FilmfestDC has long specialized in the international crowd-pleaser, and this family epic set during a tumultuous era in Turkey is just that kind of politically aware yet ultimately safe movie. Writer/director Yilmaz Erdogan (who starred in the great Once Upon a Time in Anatolia and directed the biopic The Butterfly’s Dream) stars as the mayor of a rural village and the father of three beautiful daughters, each of whom is courted by a hopeful suitor. Sour Apples starts off as a broad 1970s comedy that depicts villagers as country bumpkins who don’t even know how to use shampoo. But as the characters bump into history—namely, the Turkish coup of 1980—and grow up, the more somber tone makes better use of the strong ensemble cast. The mayor’s attempt to tame the sour apple trees in his orchard is too on-the-nose as metaphors go. Still, by the time the movie reaches the 1990s, it succeeds thanks to a simple yet potent dramatic device: the passage of time. —Pat Padua
Sun., April 22, 3:30 p.m., Landmark E Street Cinema; Fri., April 27, 6 p.m., Landmark E Street Cinema.
The Bold, the Corrupt, and the Beautiful
Directed by Ya-che Yang
Ya-che Yang directed this Taiwanese crime drama about Madame Tang (Kara Wai), who lords over three generations of businesswomen caught in the middle of a hopelessly complicated and violent land-grab. Wai, who starred in the 1981 Shaw Brothers classic My Young Auntie, won Taiwan’s equivalent of an Oscar for her performance as the ruthless matriarch, and continues her late-career resurgence with the kind of role that would have been perfect for Joan Crawford in another time and another place. The Bold, the Corrupt, and the Beautiful is wildly inventive but too densely plotted for its vivid central performances to really take hold. Still, the movie features intermittent commentary from a kind of Greek chorus in the form of an elderly female musician, decked in fabulous finery, who sings traditional songs about the family’s misfortune. Richly hued costumes and strange magical interludes contribute to a spectacle that will look great on the big screen, but this convoluted tale of corruption is, in the end, a lush, violent story about inflated real estate values. —Pat Padua
Sat., April 21, 4:30 p.m., Landmark E Street Cinema; Sat., April 28, 6:15 p.m., Landmark E Street Cinema.
Directed by Hans Block and Moritz Riesewieck
The relevance of any tech-oriented documentary can be woefully short-term, given how fast things change these days, but The Cleaners retains its bite four months into the festival circuit. The film premiered at Sundance in January, well before the series of events that landed Facebook’s Mark Zuckerberg on Capitol Hill for grillings about how his social media company handles its business. Consider The Cleaners a small but evergreen part of the broader backstory, as it exposes a content-curation mill in Manila where young Filipinos make thousands of split-second decisions about questionable photos and videos each day. Young directors Hans Block and Moritz Riesewieck give the film a noirish vibe, as the professional digital censors describe the brutal simplicity of their jobs: Delete. Ignore. Delete. Ignore. It’s not clear which social media giant they ultimately work for, but their immediate employer is a contractor—an arrangement that allows a major corporation some deniability about its effects on anything from political discord to outright genocide. In the end, it doesn’t matter whether the cleaners in the film are clicking away for Facebook, YouTube, Twitter, or whatever, because the lingering impression is that none of Silicon Valley’s giants will ever get things completely right. —Joe Warminsky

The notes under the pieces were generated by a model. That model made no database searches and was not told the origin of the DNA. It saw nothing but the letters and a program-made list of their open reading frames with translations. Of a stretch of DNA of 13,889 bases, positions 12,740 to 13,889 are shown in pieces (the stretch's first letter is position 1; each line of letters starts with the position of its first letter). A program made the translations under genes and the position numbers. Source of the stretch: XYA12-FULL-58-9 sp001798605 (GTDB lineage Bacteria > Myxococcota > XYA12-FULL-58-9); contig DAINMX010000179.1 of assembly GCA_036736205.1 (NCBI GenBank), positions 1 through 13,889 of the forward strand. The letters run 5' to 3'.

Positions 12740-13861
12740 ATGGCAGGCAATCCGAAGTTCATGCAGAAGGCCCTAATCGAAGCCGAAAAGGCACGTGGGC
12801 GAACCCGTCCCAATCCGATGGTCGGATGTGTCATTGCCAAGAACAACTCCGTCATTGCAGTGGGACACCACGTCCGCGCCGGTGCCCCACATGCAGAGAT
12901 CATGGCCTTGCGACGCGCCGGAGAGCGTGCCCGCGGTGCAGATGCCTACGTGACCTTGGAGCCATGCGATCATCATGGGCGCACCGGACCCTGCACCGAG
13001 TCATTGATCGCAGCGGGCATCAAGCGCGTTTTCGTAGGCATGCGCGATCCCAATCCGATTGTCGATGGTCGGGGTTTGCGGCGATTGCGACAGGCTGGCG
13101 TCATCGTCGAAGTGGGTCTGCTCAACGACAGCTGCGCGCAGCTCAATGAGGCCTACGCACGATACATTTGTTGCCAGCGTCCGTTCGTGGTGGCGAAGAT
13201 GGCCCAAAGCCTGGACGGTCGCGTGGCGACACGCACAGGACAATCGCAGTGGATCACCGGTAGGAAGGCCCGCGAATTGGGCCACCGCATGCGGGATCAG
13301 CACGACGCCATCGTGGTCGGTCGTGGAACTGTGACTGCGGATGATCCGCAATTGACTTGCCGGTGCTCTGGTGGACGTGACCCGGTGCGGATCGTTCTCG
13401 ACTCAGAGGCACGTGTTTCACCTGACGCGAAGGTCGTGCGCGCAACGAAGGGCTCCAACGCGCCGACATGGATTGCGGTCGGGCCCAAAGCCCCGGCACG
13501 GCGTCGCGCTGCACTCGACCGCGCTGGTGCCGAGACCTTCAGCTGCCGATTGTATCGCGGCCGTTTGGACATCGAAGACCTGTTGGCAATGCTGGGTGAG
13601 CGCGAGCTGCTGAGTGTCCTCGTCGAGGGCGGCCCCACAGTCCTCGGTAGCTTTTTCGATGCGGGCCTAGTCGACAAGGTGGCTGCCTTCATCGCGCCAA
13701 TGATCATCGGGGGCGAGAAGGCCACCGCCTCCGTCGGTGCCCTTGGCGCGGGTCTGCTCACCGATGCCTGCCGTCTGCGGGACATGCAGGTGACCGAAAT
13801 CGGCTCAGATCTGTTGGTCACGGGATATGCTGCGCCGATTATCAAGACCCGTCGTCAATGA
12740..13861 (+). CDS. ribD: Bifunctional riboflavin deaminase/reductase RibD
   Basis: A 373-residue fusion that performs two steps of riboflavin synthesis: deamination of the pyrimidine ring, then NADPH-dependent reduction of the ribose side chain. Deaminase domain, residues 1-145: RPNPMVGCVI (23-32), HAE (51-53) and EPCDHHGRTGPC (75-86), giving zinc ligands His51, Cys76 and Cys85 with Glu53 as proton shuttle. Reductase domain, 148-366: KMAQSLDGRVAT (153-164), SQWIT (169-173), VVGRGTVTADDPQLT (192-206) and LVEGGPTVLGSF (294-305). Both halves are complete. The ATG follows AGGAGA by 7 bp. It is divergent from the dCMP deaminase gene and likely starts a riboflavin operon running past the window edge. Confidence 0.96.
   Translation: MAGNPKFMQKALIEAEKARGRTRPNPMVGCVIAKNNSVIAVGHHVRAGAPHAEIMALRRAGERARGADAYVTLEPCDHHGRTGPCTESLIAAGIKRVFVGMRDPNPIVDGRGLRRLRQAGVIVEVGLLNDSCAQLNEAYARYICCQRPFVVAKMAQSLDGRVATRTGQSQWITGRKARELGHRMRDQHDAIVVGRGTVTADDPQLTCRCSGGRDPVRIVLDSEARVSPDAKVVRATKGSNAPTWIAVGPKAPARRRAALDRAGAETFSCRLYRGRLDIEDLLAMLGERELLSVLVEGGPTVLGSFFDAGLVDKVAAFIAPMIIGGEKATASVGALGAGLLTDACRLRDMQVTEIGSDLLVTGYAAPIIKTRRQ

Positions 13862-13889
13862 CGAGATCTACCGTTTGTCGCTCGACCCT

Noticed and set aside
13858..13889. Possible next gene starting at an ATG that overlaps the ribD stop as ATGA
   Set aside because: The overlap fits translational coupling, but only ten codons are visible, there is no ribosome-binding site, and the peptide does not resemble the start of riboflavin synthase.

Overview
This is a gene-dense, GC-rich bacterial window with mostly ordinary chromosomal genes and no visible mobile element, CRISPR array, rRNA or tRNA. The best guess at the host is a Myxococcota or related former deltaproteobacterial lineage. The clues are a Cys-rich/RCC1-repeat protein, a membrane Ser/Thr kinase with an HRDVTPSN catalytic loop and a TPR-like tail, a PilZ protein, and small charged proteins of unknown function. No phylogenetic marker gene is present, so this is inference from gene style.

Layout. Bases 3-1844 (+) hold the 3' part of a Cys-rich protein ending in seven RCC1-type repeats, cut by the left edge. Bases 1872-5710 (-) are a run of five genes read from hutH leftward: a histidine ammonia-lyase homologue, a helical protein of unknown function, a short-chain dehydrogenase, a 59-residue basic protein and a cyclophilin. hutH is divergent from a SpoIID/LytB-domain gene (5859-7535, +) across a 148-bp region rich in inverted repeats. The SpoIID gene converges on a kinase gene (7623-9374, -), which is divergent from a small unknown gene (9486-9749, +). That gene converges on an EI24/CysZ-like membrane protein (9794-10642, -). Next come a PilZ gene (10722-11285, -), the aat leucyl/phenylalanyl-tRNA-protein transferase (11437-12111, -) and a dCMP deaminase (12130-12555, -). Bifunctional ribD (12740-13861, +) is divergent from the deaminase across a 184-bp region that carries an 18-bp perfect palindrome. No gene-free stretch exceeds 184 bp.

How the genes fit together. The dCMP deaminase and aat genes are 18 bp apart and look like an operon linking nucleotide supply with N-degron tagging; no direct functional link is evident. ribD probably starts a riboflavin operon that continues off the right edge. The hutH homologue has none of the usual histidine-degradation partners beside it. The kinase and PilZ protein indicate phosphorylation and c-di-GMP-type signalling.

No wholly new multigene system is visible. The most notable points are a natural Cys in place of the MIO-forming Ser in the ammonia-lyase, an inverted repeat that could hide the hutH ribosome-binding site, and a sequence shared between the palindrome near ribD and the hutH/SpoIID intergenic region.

Wed., April 25, 8:30 p.m., Landmark E Street Cinema; Fri., April 27, 8:30 p.m., Landmark E Street Cinema.
How They Got Over: Gospel Quartets and The Road to Rock and Roll
Directed by Robert Clem
Avid readers of Eddie Dean’s music writing for City Paper and other publications will immediately grasp what’s going on in How They Got Over, because the story arc of the mid-20th-century African-American gospel quartets in the film is similar to the path of the contemporaneous hillbilly artists whose stories Dean has preserved. Groups like The Highway Q.C.’s, The Dixie Hummingbirds, and The Soul Stirrers took a high-energy, often guitar-based sound that rose in the Deep South in the ’30s and ’40s and made it a national phenomenon, eventually giving early rock ’n’ roll some of its juice and initiating the secular careers of singers like Sam Cooke and Lou Rawls. As documentaries go, How They Got Over isn’t particularly cinematic, but it draws upon rich archives of 1950s television appearances by many of the groups, and director Robert Clem smartly lets the harmonies linger. For every bland pronouncement by one of the experts in the film, there are at least a couple of minutes of transcendent music. The music itself is still kicking these days—most notably via the Blind Boys of Alabama, who figure prominently in the film—but it’s been at least five decades since it was America’s definitive gospel sound. Clem managed to do interviews with several legends of the circuit before they died in recent years, and their accounts of racism and the rough economics of road life are deeply resonant. —Joe Warminsky
Sun., April 22, 5:30 p.m., Landmark E Street Cinema; Mon., April 23, 6 p.m., Landmark E Street Cinema.
The Third Murder
Directed by Hirokazu Kore-eda